Proper, adequate coding and documentation has become an increasingly important aspect of modern medicine, especially with the prevalence of electronic health records (EHR). While electronic records provide some documentation benefits to the physician, such as legibility and ease of inter-physician communication, they also carry potential coding risks.
Many EHR systems automatically calculate the level of service and procedure codes based on physician documentation. This can be convenient but carries the risk of coding incorrectly and potentially reduces the incentive to learn the nuances of coding. Regardless of the coding generated by the EHR or billing staff, the physician is ultimately responsible.
Dermatology is one of the more complex specialties when it comes to coding and billing. Coders must be familiar with benign and malignant masses along with actions such as shaving, destruction, and performing biopsies. In addition, they must identify simple, intermediate, and complex repairs, and deal with sizing terms such as length, depth, width, and circumference. And don’t forget knowing the difference between centimeters and millimeters.
Dermatologists are very adept at providing their coders with the information they need to code correctly, but this may not be the case for all other providers. Coders who need to code dermatology-related procedures need to understand what each skin condition really is.
Dermatology New CPT Code Updates
- Reflectance Confocal Microscopy has new codes from CPT 96931-96936: RCM Codes 96931 i.e. image acquisition, interpretation and report, first lesion, 96932 image acquisition only, first lesion, and 96933 i.e. interpretation and report only, first lesion, +96934 i.e. image acquisition, interpretation and report, each additional lesion, +96935 i.e. image acquisition only, each additional lesion, and +96936 (interpretation and report only, each additional lesion).
- These codes apply to a free-standing device that produces stacked mosaic images but not for a hand-held confocal device.
- New Category III CPT Codes designated for emerging technology, services and procedures are temporary numerical codes ending with a T.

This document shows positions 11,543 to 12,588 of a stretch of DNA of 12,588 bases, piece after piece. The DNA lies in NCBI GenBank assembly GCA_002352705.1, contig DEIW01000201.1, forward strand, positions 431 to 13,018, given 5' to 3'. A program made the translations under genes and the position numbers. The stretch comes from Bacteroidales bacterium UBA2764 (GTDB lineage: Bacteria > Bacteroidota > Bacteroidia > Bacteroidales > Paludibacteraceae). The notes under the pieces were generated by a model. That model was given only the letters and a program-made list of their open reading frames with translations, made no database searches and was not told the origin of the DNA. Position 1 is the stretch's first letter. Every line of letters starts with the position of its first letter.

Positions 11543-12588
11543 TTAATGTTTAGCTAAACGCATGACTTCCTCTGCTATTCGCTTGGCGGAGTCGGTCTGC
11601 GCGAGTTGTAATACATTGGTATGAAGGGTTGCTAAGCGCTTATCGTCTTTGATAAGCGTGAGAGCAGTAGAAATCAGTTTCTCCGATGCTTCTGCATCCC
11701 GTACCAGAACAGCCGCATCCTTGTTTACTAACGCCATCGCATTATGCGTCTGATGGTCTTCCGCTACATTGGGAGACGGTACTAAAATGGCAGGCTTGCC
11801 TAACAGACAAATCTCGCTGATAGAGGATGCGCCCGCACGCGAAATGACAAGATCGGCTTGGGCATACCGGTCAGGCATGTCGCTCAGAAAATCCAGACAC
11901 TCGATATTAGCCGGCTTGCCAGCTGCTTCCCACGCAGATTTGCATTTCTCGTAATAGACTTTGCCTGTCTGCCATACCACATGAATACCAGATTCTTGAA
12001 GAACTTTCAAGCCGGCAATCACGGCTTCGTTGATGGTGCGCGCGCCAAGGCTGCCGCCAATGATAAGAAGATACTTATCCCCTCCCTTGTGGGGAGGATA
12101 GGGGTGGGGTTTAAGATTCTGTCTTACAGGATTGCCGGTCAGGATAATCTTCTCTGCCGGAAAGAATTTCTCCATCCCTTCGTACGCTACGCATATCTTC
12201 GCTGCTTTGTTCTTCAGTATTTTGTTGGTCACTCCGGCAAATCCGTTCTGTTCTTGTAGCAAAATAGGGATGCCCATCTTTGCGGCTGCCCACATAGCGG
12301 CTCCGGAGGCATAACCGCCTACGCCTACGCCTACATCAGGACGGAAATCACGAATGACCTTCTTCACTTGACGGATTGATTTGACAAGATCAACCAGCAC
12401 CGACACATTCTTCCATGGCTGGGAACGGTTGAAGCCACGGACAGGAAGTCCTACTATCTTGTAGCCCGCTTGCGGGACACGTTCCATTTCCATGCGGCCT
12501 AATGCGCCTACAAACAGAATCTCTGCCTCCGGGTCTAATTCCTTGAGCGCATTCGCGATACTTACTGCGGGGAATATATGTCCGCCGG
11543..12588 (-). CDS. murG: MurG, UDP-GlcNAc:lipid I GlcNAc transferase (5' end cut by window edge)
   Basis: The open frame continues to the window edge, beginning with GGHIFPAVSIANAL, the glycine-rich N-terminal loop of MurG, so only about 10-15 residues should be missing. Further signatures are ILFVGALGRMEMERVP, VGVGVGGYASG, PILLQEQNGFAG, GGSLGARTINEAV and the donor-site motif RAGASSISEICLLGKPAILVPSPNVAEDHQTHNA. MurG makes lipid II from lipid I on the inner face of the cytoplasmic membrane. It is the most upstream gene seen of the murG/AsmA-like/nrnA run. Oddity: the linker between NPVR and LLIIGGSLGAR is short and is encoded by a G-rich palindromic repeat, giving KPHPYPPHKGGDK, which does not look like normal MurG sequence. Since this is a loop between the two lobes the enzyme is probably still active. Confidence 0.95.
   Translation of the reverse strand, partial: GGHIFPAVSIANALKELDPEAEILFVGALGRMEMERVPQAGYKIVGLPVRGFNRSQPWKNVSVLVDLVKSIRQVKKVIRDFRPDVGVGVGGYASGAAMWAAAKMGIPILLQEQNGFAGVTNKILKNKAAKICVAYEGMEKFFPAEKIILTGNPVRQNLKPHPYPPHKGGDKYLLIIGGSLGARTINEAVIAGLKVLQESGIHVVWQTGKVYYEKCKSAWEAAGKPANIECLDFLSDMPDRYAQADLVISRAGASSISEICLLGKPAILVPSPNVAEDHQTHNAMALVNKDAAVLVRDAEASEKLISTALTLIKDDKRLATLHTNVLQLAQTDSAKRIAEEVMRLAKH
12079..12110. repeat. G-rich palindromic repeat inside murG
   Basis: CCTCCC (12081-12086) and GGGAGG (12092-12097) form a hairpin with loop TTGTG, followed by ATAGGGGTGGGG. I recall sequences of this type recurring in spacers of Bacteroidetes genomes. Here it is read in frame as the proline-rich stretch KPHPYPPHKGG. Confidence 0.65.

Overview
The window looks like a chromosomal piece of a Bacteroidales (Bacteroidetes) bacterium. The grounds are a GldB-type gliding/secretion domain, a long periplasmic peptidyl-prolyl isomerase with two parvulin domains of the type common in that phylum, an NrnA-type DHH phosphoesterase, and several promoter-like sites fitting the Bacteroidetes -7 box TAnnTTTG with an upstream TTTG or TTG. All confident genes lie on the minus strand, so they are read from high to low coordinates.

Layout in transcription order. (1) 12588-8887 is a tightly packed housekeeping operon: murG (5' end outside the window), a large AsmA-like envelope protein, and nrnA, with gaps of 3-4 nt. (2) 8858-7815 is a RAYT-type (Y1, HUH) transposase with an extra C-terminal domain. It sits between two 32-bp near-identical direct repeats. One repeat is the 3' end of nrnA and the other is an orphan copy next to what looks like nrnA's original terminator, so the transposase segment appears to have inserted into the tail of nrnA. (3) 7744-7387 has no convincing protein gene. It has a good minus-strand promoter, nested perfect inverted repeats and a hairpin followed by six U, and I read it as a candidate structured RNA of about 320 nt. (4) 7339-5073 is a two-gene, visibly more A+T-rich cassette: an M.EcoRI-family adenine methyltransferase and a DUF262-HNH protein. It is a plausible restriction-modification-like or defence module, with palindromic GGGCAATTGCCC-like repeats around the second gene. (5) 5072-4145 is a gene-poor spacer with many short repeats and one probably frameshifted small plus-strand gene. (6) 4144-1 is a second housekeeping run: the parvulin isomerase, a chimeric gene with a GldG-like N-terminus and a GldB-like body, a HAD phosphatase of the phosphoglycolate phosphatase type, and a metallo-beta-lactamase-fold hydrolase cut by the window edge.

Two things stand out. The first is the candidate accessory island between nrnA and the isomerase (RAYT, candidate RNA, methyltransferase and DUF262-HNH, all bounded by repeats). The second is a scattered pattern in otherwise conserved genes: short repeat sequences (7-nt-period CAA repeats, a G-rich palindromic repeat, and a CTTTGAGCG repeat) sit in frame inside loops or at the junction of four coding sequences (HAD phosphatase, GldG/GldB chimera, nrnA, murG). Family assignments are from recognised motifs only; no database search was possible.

- Use CPT 0394T for high dose rate electronic brachytherapy, skin surface application, per fraction, includes basic dosimetry when performed. Code 0182T for brachytherapy code has been removed.
Procedures with the MelaFind device can be reported using CPT 0400; multi-spectral digital skin lesion analysis for detection of melanomas and high-risk melanocytic atypia, one to five lesions. Use CPT 0401T for six or more lesions
Each year brings a few changes in CPT codes. There may be new codes, codes revised through addition or deletion of text, or codes for which portions of the text are rewritten.
By this point in the year, practices hopefully are aware of 2009 CPT Code changes relevant to dermatology, though there may be some confusion about what specifically was changed. Some practices may not be aware of changes to codes they use less frequently. To be sure your practice is current, here’s a look at several revised codes that are of interest to dermatology.
Correctly applying modifiers in the dermatology CPT Codes it requires a deep understanding of all the components and documentation requirements in codes with global periods. Only then can you choose the correct modifiers where applicable and avoid triggering an audit.
When you have implemented a professional medical billing and coding system which reflects these updates as the dermatology CPT codes are automatically generated. Hence; when your practice has access to the most up-to-date coding guidelines and information about regulations, you may have the potential to obtain maximum reimbursements. Such automatic coding can help increase efficiencies and productivity in your practice.